What's Your Take on Luxury, Opulence, and Necessity?

What's Your Take on Luxury, Opulence, and Necessity?

Carolyn Purnell
Aug 6, 2015

In a recent post on rococo, some commenters expressed discomfort with the idea of luxury. It got me thinking about the terms "luxury," "opulence," and "necessity," and what these mean when it comes to designing a home. Here are some thoughts, as well as your chance to chime in on issues such as budgeting, ethics, and simplicity in design.

I'm going to just lay out some basic ideas and questions in the hope that you guys get the bulk of the conversation going in the comments below or, at least, that they will serve as food for thought.

(Image credit: Brittany Purlee)

Sam & Linsey's Thoughtful Chicago Home

Necessity: This is probably the easiest category to address, although I think that it's probably more complex than our gut reaction tells us. Things that were considered luxurious conveniences in eras past (like plumbing) are now considered virtual necessities to most people in the U.S. Ideally, a home should contain all the necessities of life, but how do you determine what, precisely, is necessary?

Luxury: In some contexts, luxury takes on connotations of exorbitance, "money worship," or over-the-top indulgence. When I brought up Marie-Antoinette in my rococo post, for instance, some commenters felt that her level of luxurious living was ethically wrong, given the fact that so many other people lacked the necessities of life.

But in other contexts, luxury has become the new watchword for marketing as it attaches to small experiences rather than large price tags. You can take a "luxurious" bath for the price of a few dollars, thanks to essential oils, or you can have the "luxury" of comfort, thanks to an especially soft bathrobe. Many people equate comfort or relaxation with luxury these days, and while they can certainly be expensive, luxuries need not always be. Rather than loathsome, luxury is often seen, in this context, as something desirable, and while a life of luxury may not be possible on a tight budget, certain luxuries can still be obtained.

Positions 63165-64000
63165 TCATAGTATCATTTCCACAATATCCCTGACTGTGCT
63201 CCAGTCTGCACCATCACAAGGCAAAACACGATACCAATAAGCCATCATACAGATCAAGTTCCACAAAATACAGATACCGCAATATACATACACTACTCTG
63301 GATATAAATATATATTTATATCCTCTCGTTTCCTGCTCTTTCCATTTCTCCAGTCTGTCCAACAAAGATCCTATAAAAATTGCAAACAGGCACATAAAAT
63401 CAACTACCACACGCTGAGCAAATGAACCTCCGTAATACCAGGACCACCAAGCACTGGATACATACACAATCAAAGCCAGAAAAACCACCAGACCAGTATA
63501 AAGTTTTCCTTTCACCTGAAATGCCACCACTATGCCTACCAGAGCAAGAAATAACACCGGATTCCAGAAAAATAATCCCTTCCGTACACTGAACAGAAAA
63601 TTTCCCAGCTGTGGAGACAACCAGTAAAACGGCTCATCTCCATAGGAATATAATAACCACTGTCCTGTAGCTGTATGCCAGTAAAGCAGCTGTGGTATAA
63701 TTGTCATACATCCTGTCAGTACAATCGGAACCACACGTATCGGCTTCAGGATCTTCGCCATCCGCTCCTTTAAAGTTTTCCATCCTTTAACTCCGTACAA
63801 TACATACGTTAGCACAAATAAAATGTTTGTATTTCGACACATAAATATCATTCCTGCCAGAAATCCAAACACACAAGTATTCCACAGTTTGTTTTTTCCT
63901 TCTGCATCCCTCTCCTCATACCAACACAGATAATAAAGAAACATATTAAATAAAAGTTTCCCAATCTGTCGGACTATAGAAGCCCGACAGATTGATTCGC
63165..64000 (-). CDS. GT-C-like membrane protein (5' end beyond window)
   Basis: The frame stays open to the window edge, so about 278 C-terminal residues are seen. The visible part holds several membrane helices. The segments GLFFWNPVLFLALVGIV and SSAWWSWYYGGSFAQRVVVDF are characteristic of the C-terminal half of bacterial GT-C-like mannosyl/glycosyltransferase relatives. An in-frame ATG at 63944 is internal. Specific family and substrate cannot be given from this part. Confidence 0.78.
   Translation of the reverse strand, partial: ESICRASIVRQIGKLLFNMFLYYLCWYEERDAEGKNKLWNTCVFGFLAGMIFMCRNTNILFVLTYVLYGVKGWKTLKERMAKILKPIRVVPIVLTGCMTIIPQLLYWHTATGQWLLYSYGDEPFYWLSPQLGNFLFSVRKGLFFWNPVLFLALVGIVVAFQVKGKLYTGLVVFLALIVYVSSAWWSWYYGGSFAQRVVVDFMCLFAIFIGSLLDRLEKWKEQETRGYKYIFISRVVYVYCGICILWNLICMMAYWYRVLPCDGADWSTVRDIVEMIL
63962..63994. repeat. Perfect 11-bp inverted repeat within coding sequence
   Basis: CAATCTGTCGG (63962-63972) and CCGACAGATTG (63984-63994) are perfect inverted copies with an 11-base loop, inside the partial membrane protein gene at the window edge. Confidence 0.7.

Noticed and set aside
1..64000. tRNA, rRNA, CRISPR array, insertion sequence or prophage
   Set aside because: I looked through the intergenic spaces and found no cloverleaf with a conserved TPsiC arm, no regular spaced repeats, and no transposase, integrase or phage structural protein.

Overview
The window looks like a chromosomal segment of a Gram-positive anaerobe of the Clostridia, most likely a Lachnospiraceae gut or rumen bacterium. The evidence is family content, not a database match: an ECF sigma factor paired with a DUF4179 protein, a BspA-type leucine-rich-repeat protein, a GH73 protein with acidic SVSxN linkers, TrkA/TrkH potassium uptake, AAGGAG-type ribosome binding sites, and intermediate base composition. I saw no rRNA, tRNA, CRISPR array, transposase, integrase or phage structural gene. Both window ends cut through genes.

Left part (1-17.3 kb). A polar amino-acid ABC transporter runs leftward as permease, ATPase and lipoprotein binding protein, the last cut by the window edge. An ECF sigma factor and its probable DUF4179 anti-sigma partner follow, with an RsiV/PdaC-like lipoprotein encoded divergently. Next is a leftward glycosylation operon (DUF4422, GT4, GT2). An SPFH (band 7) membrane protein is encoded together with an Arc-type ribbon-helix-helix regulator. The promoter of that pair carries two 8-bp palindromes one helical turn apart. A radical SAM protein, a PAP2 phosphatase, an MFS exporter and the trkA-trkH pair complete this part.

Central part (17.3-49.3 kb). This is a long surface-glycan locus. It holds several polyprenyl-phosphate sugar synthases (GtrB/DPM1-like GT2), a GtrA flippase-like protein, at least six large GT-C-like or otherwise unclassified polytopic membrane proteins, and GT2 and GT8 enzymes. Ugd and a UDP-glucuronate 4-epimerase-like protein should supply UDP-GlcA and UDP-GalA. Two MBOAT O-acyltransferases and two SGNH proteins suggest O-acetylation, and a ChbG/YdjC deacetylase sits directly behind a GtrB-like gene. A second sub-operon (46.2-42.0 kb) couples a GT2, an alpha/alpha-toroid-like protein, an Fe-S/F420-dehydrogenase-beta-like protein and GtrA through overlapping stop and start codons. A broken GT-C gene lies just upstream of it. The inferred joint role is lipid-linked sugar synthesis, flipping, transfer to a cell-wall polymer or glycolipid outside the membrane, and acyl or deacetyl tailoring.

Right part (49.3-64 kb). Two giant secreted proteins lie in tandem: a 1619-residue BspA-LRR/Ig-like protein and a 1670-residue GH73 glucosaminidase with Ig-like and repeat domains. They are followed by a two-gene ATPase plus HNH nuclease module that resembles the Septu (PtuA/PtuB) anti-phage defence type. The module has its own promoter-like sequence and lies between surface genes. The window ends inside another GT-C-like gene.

Furthermore, with certain ecological ideas, luxury might actually be seen as a good thing. Even if you have a limited budget, buying fewer, more expensive, well-made items might still be preferable to buying cheaper goods. Certainly, there are many people who can't afford to do so, but in general, we're seeing a rise in socially conscious companies featuring artisanal goods that may cost more but that will also last. Do these types of goods count as luxuries, or do they just embody a different approach to budgeting and ethical living?

In other words, do you think that luxury is about experience, price, or a way of thinking about the world?

Opulence: Thanks to the internet, I can now gaze at the architectural marvel of a house perched high above the sea, and I can appreciate ornate millwork and plasterwork in palaces that I will never visit. I will never be able to afford opulent things, and because they tend to carry such high price tags, these items often seem (to onlookers) imprudent, socially irresponsible, or shameful. Is it a "good" thing to spend $2 million dollars on a bathroom remodel, even if you can afford it, and even if you will end up with the most glorious, opulent, amazing bathroom afterward? Many would say no.

To offer a countervailing view, though, is it possible to argue that it is precisely in opulence that we see the capacity for human imagination and skill? Think of the marvels of the Palace of Versailles. Opulent it certainly is, but it's also splendid and magnificent, and it demonstrates the immense skills of the architects and artisans who worked on it. (For a great story about kidnapping, poisoning, and mirrors, read the chapter in Joan DeJean's The Essence of Style on the creation of mirrors for Louis XIV.) More money potentially allows time, effort, and precision; it allows handiwork and human labor, rather than the efficiency of machines. Many economists have claimed that desire is what pushes human innovation, and don't we have to admit that opulence is often related to desire, frivolous though it may sometimes seem?

What do you think about luxury, opulence, and necessity? I've offered a number of different perspectives, but what's your take? And how do you manage these categories when it comes to your own approach to budgeting, designing, and ethics?

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